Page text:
To the unwitting consumer, the word “free” suggests, as it’s supposed to, “something for nothing.” Yet it is a basic high-school concept, often overlooked by those thinking they’re about to get some kind of “deal,” or even “freebie,” that “there is no such thing as a free lunch.”
In the Legal world, this most often arises when Lawyers offer a “free consultation.” While the consultation is, of course, “free,” anyone getting it needs to remember that there is no such thing as a “free lunch.”
This article will draw back the curtain on the ever-present use of that marketing tool by so many Lawyers. And if the reader is thinking I’m going to describe myself as a shining exception to that….you’re right!
In the interest of fairness, I should point out that I have and will always offer a “free consultation” of sorts. By “of sorts,” I specifically mean that I will do a consultation by phone, but do not make Office appointments and drag someone in on the pretense that I want to use a precious time slot just to answer their questions. Think about it for a moment; how does it advance any Lawyer’s interest to line up people for “free” Office visits with no expectation of actually being hired? Where is the money going to come from to keep that Office open and pay the staff? It is, instead, the opportunity to turn that “free consultation” into a paid retainer that’s really going on, not some kind hearted, altruistic opportunity to provide a cozy environment just to answer someone’s questions with no hope or chance of eventually being hired, and paid.
The fact is, a “free consultation,” whether it’s my free phone consultation or anyone else’s free Office consultation, is an opportunity to meet a potential new Client (meaning paying customer). Certainly, no Lawyer intends a free consultation to be time spent with someone who has no intention of hiring them. I’ll be honest about that here; the last thing I have time to do is use up an appointment slot to answer questions and explain stuff to someone looking just for free Legal advice. Yet any number of people will admit and say, right up front, that they have another Lawyer and just want t know if he or she is on the right track, or they have no money and can’t afford a Lawyer, or give some other indication that they have no ability or intention to become a Client. How many of those do you think I can carry and still pay my bills? I wonder, would these same people call up a plastic surgeon, make an appointment for a “free consultation,” and go in, only to explain that they’re not interested in any of the services the surgeon provides, but rather want to know what he or she thinks is the best product they an buy over-the-counter to eliminate the lines around theie eyes, or reduce the appearance of wrinkles?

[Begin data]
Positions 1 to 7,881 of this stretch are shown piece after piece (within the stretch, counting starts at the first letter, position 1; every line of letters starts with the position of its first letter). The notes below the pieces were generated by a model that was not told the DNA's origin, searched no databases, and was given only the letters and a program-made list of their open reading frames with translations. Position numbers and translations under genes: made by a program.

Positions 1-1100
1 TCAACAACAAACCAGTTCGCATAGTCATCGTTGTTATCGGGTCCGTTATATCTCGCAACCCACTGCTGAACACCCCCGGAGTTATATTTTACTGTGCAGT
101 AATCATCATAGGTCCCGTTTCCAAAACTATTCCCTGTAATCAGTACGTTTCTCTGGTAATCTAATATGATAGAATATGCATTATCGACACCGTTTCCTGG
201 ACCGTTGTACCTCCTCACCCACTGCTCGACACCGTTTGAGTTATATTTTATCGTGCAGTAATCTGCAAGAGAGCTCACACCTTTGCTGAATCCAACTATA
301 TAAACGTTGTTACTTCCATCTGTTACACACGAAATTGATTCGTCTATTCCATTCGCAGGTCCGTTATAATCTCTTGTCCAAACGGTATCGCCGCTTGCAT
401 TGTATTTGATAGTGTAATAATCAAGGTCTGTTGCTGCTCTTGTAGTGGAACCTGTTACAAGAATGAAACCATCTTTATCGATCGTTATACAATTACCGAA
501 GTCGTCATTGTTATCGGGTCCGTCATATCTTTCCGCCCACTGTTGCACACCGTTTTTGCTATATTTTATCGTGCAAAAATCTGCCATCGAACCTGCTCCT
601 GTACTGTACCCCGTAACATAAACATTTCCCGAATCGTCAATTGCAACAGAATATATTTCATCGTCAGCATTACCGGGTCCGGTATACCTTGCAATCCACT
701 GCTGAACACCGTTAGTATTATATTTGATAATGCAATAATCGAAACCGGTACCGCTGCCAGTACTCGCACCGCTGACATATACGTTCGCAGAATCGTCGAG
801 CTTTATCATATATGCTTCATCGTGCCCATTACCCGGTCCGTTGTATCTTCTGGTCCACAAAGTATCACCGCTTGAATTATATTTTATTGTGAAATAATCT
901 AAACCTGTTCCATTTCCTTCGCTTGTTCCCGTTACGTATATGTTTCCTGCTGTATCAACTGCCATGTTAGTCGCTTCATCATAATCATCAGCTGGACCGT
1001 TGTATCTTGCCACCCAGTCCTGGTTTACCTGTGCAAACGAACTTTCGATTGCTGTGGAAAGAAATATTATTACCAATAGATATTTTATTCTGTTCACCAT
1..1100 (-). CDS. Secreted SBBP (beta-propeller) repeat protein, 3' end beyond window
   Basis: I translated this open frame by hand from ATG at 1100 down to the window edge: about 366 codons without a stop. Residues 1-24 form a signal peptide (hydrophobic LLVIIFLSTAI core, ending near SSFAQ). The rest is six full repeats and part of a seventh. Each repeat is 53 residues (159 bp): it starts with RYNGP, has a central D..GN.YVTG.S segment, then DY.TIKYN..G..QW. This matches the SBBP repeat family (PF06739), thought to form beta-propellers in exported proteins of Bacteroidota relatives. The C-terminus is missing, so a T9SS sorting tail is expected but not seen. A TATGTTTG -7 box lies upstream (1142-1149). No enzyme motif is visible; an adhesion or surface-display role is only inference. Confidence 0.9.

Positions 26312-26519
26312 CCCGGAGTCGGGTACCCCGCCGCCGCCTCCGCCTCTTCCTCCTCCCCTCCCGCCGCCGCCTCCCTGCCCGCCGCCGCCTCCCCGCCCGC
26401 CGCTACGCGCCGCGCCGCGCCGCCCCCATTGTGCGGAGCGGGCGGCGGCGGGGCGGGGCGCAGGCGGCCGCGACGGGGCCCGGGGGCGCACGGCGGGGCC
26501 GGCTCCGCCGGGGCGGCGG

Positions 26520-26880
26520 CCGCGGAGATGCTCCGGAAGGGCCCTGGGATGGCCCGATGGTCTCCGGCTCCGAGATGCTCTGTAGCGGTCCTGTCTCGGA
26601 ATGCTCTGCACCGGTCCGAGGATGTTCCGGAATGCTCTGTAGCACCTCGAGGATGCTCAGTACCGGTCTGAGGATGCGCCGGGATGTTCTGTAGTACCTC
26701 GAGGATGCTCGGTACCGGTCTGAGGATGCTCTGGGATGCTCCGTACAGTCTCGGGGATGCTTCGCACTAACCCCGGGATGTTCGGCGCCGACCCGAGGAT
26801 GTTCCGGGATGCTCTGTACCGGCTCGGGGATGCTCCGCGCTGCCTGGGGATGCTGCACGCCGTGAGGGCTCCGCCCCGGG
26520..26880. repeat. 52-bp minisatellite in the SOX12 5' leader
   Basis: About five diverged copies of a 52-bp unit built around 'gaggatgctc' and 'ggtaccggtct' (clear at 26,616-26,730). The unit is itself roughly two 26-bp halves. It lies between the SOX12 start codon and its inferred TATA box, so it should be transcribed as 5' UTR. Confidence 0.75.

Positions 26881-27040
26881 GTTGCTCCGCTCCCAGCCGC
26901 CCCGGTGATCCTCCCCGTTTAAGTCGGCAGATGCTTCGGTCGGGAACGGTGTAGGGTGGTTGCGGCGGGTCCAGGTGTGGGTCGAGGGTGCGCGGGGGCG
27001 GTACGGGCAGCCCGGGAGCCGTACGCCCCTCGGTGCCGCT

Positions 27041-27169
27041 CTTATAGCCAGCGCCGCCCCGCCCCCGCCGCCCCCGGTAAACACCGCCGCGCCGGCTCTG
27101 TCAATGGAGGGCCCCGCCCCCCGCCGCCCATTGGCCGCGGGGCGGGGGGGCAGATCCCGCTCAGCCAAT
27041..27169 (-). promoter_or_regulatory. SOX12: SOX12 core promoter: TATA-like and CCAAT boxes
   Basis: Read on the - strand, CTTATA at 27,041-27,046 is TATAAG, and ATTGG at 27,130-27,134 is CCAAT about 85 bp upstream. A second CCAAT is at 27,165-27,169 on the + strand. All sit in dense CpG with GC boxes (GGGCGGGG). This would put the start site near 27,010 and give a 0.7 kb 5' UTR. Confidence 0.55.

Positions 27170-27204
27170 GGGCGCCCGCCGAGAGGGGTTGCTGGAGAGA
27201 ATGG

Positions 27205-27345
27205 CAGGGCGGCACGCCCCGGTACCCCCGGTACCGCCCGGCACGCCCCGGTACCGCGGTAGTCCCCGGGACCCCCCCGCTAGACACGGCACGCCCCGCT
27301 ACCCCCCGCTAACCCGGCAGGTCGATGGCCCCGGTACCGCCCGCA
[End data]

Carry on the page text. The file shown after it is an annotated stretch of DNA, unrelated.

Thus, the “free consultation,” at least to the Lawyer, means an opportunity to interact with someone who needs and is interested in hiring an Attorney. So what, you ask, is my beef with this tactic?
I have always tried to be honest, and within my various blog articles, I have been candid to the point of being “brutally honest.” Therefore, it should come as no surprise that part of my motivation in writing this article is that it seems like my honesty, as is so many times the case, actually costs me money. Remember the old saying, “If you can’t beat ’em, join ’em?” I’m thinking that maybe I should….
Many years ago, when I was much younger and living at home with my parents, I remember advertisements of all kinds offering free estimates, free inspections, and free trials. I also remember, on various occasions, the details of which I have long forgotten, urging my dad to check something out, and telling him how there was a “free” something-or-other deal. The thing that sticks with me the most is how my dad reacted. He dismissed those offers out of hand, telling me that those were nothing more than ploys for what he called “high pressure sales tactics.”
My dad said that you could drive a brand new car off the dealership lot, drive straight to any place that offered a free inspection, and they’d find something that needs to be fixed.